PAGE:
GLENDALE, Ariz. — Joe Kelly and Tony La Russa have some history, and World Series ring history at that.
When Kelly was pitching for the Red Sox and La Russa was in the team’s front office in 2018, former White Sox general manager Roland Hemond threw a first pitch at Fenway Park and La Russa was invited to the to grab. La Russa had an old crepe-style glove with him that he didn’t want to use, so he borrowed Kelly’s glove, and Hemond’s first pitch went off without a hitch.
Or so La Russa thought. Unbeknownst to her, one of her three World Series rings got stuck in Kelly’s glove. All La Russa knew was that he had lost it somewhere that day, and Kelly didn’t find it until the next day in her locker.
“I put my hand in it and, oh man, that hurts,” Kelly said Monday after the White Sox formalized their two-year contract for the right-handed reliever. “I look in there and where my ring finger goes in my glove, that was his World Series ring. I went to my PR guy and I was like ‘Hey, I got Tony’s ring’ Tell him I want $50,000 or I won’t give it back.
Did he receive a $50,000 reward?
“No. He just said, ‘I want my ring back,'” Kelly said, joking about the money.
Kelly did, however, receive no-joke cash from the Sox, $7 million this season and $9 million in 2023 to complete an acquisition in which La Russa was instrumental. La Russa, who led the Cardinals in what everyone thought was his final season in 2011 – which brought his third ring – liked what he saw of Kelly in spring training that year and never stopped loving.
Fastballing averaging 97.7 mph with the Dodgers last season, Kelly posted a 2.86 ERA, though it ended with Kelly leaving the mound with a coach in Game 5 of the NLCS. A ground ball pitcher with batting tricks, he’s been one of baseball’s top relievers for the past two seasons.
“His first major league camp was in 2011, and I still remember it today,” La Russa said after the Sox’s second day of official practice on Monday. “I said to (pitching coach Dave) Duncan, ‘Wow, man.’ We didn’t know that.”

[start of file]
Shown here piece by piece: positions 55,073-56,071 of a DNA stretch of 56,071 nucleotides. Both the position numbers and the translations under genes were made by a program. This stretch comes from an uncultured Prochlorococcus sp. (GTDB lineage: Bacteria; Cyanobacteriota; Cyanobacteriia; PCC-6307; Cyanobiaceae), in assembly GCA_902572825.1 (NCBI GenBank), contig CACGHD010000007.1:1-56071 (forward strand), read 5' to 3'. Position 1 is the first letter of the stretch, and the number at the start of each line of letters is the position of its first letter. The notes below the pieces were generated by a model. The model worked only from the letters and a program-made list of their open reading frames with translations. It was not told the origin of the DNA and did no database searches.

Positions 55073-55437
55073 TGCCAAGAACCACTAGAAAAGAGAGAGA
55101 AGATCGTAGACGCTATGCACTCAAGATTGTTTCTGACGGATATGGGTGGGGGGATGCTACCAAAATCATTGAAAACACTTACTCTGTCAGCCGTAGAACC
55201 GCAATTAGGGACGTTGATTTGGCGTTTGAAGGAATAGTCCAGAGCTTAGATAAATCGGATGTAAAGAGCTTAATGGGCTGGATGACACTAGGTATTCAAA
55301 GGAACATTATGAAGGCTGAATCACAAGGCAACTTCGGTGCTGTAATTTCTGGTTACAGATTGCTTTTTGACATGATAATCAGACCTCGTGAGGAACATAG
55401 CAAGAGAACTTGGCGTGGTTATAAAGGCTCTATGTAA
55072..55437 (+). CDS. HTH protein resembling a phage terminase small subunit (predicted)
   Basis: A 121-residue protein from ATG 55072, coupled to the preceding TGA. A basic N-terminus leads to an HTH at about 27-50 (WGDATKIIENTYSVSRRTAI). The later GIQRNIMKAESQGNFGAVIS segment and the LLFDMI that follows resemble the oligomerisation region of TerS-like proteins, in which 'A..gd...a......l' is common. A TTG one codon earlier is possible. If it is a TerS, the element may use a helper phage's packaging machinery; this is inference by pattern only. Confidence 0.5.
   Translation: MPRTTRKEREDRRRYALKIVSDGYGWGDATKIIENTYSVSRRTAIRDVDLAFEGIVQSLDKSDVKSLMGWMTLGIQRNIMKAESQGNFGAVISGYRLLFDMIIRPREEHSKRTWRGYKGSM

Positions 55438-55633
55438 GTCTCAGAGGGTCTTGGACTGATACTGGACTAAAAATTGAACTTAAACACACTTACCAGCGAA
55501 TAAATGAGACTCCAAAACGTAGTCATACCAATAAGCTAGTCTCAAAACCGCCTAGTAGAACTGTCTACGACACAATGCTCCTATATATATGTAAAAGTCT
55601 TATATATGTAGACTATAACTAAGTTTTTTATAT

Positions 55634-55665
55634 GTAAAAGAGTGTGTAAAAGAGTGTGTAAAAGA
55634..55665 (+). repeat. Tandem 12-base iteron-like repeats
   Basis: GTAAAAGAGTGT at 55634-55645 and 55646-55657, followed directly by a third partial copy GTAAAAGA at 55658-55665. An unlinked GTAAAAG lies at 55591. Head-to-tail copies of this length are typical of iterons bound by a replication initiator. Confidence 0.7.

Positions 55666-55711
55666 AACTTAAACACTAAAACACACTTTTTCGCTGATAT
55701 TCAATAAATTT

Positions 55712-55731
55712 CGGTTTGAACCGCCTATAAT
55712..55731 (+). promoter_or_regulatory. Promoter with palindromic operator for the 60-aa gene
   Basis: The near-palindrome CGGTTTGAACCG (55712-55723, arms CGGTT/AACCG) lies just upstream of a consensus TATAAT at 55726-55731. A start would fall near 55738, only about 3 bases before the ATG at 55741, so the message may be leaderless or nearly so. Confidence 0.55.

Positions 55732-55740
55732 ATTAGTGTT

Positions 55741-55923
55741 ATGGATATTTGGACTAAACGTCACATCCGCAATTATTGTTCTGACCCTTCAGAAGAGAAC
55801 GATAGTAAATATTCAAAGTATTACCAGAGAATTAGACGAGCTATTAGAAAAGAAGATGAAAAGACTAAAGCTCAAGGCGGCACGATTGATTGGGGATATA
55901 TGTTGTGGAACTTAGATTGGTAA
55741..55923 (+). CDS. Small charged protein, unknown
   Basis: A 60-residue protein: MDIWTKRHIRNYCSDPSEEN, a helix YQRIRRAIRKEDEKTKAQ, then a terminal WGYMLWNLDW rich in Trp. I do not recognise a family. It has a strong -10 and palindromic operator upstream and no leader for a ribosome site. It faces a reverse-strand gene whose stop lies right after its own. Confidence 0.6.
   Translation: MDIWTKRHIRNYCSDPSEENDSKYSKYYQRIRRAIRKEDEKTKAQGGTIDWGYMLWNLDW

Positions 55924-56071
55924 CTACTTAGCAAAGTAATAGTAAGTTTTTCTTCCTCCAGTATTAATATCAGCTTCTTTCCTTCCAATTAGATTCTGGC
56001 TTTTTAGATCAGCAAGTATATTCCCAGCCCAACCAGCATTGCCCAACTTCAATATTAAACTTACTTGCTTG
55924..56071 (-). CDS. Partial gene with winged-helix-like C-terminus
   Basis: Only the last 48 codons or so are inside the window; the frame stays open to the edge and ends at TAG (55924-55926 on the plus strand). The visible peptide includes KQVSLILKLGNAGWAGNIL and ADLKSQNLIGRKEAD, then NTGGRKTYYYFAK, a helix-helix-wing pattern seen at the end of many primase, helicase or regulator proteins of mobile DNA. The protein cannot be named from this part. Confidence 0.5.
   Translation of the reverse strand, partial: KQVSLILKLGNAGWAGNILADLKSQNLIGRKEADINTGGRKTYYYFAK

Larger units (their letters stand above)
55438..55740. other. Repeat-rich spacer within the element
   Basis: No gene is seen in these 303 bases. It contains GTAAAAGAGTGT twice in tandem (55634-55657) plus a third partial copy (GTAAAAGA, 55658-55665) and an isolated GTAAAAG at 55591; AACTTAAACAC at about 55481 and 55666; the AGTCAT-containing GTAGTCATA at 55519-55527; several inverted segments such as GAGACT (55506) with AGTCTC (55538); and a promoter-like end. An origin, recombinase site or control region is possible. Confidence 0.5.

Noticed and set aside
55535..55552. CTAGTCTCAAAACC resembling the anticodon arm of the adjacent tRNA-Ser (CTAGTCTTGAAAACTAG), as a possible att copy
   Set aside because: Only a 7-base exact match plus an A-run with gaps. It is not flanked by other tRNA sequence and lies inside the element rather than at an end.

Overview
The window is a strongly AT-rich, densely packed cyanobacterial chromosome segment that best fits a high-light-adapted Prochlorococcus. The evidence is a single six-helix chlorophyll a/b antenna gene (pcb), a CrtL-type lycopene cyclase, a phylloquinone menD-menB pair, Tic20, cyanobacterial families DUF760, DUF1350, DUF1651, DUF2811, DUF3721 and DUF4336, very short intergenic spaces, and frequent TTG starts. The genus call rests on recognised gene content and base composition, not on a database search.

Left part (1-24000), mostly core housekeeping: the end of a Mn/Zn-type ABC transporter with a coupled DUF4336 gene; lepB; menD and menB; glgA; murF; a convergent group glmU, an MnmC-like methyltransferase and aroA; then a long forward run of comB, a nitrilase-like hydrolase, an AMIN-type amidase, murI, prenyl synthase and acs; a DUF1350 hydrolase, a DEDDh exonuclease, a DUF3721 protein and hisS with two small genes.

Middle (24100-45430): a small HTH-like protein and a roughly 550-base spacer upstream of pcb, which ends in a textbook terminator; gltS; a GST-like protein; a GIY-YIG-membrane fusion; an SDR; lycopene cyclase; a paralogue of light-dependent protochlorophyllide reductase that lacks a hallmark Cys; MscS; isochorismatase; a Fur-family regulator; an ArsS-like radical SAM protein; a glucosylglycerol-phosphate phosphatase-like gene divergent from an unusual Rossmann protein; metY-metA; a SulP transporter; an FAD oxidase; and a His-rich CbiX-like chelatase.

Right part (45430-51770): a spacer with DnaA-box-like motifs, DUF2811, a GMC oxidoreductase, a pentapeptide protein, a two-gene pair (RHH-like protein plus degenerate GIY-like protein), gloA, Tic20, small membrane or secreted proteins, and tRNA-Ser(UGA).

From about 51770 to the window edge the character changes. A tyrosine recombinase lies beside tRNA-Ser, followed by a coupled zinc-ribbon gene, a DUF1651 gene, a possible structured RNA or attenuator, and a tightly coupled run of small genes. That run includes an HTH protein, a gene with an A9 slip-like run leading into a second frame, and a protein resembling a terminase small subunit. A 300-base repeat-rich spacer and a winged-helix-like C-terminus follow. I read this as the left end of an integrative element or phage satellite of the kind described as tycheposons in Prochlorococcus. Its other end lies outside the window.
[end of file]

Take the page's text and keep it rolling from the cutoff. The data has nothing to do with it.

Eleven seasons and 40 post-season games later, Kelly is reunited with La Russa. It’s all about playing for himself, he’s thrilled with the arms in the Sox bullpen and the team he’s joining.
“Tony is a little more old school, which is kind of what I like,” Kelly said.
“This team is here. I was here [in the World Series] three times, lucky enough to be part of great teams and win twice [Red Sox in 2014 and Dodgers in 2020]. It’s going to be one hell of a team. »
Kelly, who treated a bicep nerve problem last season, says he’s healthy now and ready to go now and was pitching pain-free on Monday, but Sox general manager Rick Hahn said that the Sox would be cautious and slow Kelly down the season, in part because of the shortened camp. Kelly will not start the season on the opening day roster.
“If it was up to me, I’d try to throw the mound today,” Kelly said. “[But] the ease process is probably safe.
The Sox had a similar problem with Aaron Bummer, know how to handle it well and had no reservations about investing the money in the 33-year-old with 11 years of experience.
“If we had a normal spring, maybe he would break with us,” Hahn said. “We will have to see how the next few weeks of its construction go. We knew going in and it was still an acquisition for the duration of this season and the next two.